A Paper Bag and a Piece of Bologna

October 25, 2009

Though it’s only October, I’m already in Christmas shopping mode. My hope is to distribute our spending over the course of a couple of months rather than cramming it all in at the last minute and starting the new year in abject poverty.

With Wyatt now three years old, I’m starting to feel that all-too-common parental compulsion to “go big” for him. Perhaps he’d like a Leapster. How about that creepy life-sized robotic horse? Or maybe one of those Hummer all-terrain vehicles he could use to run over the cats and destroy my garden.

Luckily, before I let these grandiose yet totally idiotic ideas get the better of me, my husband, Christian, told a funny story at the dinner table the other night that snapped me back to reality. He’s a PE teacher, and all year, he’s been struggling with the Kindergarteners, trying to come up with creative games for them that would keep them amused while also teaching them some sort of new skill. Unfortunately, his ideas have largely been disastrous, mostly because the little tykes can’t follow really basic instructions.

So on a day when Christian wasn’t feeling particularly jazzed about explaining a new game to the Kindergarteners for the umpteenth time, he decided to try something painfully simple. He lined the curtain climbers up on a blue tape line on one side of the gym, and on his whistle, he told them to run to a line on the other side. Then he blew his whistle again, and they ran back. Rinse and repeat.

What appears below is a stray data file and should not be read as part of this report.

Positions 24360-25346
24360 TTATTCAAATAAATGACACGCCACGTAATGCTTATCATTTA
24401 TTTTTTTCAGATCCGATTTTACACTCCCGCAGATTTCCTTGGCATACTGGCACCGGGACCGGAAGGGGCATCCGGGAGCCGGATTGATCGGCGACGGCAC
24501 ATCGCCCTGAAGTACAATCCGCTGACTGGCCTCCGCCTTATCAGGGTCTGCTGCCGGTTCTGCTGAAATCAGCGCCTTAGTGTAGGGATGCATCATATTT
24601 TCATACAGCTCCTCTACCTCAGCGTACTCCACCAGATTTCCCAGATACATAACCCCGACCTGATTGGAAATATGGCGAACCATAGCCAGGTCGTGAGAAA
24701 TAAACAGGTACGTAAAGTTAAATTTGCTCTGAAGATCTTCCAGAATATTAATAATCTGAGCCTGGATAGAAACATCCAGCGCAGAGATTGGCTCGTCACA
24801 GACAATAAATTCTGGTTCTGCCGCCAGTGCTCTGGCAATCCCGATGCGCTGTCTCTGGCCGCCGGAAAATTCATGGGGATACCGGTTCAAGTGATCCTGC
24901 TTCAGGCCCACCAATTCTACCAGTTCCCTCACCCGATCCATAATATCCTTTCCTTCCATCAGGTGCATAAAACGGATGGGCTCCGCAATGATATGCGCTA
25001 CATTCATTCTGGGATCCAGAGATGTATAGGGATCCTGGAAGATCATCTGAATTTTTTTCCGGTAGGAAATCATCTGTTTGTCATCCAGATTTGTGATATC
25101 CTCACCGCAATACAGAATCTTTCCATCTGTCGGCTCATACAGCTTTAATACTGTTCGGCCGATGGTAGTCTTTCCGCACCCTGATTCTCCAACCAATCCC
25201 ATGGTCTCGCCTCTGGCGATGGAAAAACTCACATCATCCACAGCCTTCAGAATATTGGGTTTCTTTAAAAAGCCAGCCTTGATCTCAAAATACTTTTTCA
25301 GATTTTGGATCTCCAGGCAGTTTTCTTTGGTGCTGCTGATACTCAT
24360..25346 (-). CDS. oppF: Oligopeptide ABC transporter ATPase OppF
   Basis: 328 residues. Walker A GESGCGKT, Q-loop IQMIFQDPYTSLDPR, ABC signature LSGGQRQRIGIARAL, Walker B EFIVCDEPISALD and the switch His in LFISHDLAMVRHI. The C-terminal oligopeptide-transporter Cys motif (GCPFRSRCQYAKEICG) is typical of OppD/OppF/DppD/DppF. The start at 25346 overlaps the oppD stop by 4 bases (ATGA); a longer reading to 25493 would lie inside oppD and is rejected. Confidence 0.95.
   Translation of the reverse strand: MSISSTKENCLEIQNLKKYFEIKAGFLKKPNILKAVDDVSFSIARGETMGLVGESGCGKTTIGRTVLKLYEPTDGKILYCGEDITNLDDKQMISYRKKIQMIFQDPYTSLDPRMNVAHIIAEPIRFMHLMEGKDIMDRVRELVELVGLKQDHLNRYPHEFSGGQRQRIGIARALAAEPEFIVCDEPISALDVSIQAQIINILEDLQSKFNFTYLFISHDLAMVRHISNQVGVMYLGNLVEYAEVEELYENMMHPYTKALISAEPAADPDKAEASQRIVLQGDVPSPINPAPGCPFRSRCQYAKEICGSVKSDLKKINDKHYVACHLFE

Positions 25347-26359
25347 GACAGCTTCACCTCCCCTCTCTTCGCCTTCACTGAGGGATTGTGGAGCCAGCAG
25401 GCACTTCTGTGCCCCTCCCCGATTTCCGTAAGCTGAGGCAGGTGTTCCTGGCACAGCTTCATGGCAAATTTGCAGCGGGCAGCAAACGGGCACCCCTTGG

To his great surprise, the kids loved this activity. They smiled and asked for more. He thought to himself, “What the heck have I been doing all year? Why have I been breaking my back to come up with all these new activities? I could throw out a paper bag and a piece of bologna, and they’d think that was the greatest game ever.”

Christian certainly has a way with words. 🙂

I have adopted his paper-bag philosophy as my guide while Christmas shopping this year for my own little dudes. I need to remember that Wyatt would much rather play with a cardboard box full of Styrofoam peanuts than the expensive electronics that came inside it. And Graham just has no clue.

Don’t get me wrong; I’m not going to go totally cheap and boring on the boys this year. But it’s always helpful to remember that sometimes the simplest gifts are the most used and loved.

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Published in: on October 25, 2009 at 2:45 pm  Comments (1)  

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One CommentLeave a comment

  1. I’ve been trying to do the same thing with the kiddie Christmas shopping, and I’m finding that some of the simplest toys are somewhat expensive, so don’t worry about cheaping out!


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